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The House of Commons: Report to Canadians 2011

Our House is Everywhere

Photo of the Peace Tower during the winter

The House of Commons may be located in Ottawa but its influence reaches across the entire country: Members represent communities located as far as 4,000 kilometres from the Capital. Thanks to new technologies and tools put in place by the House Administration, when they are back at home working with the people in their constituencies, Members today can continue to access the information and resources they need at the House of Commons.

A House that is Accessible

In 2010–2011, the House Administration launched the Secure Parliamentary Remote Access (SPRA) system, which gives Members secure remote access to a rich set of information and services from their constituency offices and on the road. The SPRA pilot program, implemented for 20 Members and 8 House Officers in 2010–2011, will be extended to other Members and will continue to meet the evolving requirements of future Members.

Bringing Parliament to all Canadians

Because not everyone is able to visit Parliament Hill in person, it is important that information about this national institution be made readily available to all Canadians. To make it easier for people to find the information they are looking for, the public Web site of the Parliament of Canada ( underwent substantial redevelopment over the course of the year, including a redesign of its navigation features to make it more streamlined and easier to use and the renewal of the About Parliament section and the LEGISinfo portal.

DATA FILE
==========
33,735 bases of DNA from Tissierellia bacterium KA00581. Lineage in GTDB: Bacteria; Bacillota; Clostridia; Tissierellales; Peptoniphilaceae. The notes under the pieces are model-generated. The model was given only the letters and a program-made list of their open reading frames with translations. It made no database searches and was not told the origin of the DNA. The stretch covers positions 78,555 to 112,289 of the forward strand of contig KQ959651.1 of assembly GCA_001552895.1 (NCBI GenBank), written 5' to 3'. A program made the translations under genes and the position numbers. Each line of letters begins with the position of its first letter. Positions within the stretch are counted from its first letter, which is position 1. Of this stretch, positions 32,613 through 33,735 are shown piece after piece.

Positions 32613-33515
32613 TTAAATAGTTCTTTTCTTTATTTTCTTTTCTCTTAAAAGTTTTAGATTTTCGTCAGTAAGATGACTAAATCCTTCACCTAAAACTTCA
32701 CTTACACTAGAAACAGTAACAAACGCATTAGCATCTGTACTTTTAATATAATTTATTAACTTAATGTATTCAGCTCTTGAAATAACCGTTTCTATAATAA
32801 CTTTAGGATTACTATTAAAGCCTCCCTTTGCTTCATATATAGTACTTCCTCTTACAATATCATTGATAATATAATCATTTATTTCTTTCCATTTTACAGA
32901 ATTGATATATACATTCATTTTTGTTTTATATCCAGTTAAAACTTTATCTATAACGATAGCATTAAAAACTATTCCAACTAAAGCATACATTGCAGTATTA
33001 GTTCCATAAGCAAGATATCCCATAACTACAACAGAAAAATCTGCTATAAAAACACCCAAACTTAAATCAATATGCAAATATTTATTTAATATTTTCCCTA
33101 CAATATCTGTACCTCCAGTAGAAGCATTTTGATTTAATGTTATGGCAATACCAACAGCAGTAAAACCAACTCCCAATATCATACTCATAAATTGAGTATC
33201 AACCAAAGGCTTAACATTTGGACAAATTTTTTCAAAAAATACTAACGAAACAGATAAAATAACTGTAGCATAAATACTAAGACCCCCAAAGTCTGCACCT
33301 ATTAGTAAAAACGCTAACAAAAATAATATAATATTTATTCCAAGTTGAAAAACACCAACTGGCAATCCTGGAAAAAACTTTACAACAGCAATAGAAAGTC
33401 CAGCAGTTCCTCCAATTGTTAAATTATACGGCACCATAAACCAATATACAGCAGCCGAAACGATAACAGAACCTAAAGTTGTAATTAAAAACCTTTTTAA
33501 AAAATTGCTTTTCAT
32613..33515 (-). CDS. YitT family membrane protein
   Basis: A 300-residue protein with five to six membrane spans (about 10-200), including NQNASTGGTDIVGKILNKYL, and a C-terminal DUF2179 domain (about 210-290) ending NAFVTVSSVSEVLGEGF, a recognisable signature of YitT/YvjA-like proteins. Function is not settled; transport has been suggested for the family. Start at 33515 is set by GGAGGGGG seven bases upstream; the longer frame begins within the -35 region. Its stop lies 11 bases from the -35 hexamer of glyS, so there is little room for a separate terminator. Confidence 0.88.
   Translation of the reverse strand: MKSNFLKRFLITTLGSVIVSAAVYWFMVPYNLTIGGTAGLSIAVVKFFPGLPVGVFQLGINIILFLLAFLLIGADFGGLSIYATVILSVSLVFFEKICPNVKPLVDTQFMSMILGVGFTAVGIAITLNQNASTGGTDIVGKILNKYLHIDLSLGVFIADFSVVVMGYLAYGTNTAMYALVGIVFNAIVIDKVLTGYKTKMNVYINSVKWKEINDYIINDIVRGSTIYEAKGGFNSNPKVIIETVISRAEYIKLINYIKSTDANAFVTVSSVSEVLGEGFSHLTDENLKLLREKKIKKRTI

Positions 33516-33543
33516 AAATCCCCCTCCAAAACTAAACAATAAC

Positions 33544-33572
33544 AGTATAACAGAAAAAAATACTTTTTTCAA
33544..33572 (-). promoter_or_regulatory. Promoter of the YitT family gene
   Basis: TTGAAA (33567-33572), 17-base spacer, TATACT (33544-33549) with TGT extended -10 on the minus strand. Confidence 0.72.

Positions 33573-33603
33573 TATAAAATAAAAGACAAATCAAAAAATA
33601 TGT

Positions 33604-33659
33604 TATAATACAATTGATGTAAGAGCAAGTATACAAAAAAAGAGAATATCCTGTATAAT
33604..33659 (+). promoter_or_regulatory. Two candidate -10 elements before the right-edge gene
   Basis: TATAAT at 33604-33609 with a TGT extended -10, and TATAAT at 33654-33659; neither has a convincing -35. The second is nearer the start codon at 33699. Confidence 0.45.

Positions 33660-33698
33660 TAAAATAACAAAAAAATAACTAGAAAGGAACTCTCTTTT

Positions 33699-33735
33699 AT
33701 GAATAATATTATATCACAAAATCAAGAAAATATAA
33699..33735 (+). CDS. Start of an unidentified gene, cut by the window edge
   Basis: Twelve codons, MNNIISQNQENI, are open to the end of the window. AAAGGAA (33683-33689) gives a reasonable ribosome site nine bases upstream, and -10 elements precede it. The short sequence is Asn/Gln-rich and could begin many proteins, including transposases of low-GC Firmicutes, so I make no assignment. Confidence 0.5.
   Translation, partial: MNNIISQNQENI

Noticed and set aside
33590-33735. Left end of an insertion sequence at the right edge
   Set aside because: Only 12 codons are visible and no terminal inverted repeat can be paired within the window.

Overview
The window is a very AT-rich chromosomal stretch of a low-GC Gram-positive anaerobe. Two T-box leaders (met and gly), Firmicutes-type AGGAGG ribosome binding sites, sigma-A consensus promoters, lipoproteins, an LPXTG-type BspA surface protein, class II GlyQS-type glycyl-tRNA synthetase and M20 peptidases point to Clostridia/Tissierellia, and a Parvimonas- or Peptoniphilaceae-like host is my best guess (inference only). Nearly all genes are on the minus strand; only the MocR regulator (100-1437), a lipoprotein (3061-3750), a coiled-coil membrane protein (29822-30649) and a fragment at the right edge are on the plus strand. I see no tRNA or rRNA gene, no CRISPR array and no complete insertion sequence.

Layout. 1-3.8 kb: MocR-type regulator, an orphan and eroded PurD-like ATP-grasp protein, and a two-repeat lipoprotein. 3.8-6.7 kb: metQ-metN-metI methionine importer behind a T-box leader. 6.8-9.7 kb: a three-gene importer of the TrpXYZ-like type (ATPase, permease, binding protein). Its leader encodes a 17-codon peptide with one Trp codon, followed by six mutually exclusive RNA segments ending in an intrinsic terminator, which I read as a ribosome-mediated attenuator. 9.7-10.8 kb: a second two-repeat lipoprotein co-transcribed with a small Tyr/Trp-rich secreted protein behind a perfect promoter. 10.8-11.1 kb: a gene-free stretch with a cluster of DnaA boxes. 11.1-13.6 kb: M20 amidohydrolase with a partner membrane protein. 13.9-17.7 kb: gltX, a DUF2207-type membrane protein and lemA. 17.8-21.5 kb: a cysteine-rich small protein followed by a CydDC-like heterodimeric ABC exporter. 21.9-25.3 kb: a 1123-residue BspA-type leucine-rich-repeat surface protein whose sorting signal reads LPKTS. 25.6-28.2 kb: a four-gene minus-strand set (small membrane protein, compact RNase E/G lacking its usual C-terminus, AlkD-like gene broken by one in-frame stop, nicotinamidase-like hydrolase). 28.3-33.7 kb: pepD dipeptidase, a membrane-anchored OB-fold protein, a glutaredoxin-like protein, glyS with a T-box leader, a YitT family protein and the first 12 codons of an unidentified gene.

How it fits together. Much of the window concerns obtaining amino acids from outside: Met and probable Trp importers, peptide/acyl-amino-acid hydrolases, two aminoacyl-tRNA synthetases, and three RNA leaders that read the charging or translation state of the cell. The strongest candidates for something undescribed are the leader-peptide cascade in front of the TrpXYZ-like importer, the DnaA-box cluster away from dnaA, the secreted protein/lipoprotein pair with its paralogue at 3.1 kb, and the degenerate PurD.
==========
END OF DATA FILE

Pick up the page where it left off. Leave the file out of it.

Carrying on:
In the Constituencies — Highlights from 2010–2011

In 2010–2011, Canada was divided into 308 constituencies—also called ridings or electoral districts—each of which is assigned a seat in the House of Commons. The Members who represent these constituencies have a responsibility to be available to the people who live there to discuss issues of concern and to help with access to federal programs and services.

Members keep offices and employ staff in their constituencies, allowing the public to connect with them at any time. They usually spend one week a month in their ridings, and longer in summer and from late December to early January. Members’ constituency time is typically very busy and quite varied. They may be asked to attend important events in the riding, assist constituents in their dealings with the government, or consult citizens on matters of importance to them and how best to address them.

Canada’s Constituencies

  • British Columbia: 36
  • Alberta: 28
  • Saskatchewan: 14
  • Manitoba: 14
  • Ontario: 106
  • Quebec: 75
  • New Brunswick: 10
  • Nova Scotia: 11
  • Prince Edward Island: 4
  • Newfoundland and Labrador: 7
  • Yukon: 1
  • Northwest Territories: 1
  • Nunavut: 1
Photo of Alain Bourque, employee of the House of Commons

“Every day on Parliament Hill, history is written right before our eyes. And I’m privileged to have a front-row seat. My contribution is to capture these debates as fully and impartially as possible, putting the issues into context and making sure I maintain the highest level of technical quality in broadcasting the debates to Canadians every day.”

– Alain Bourque
Television Director
Multimedia Services
Information Services

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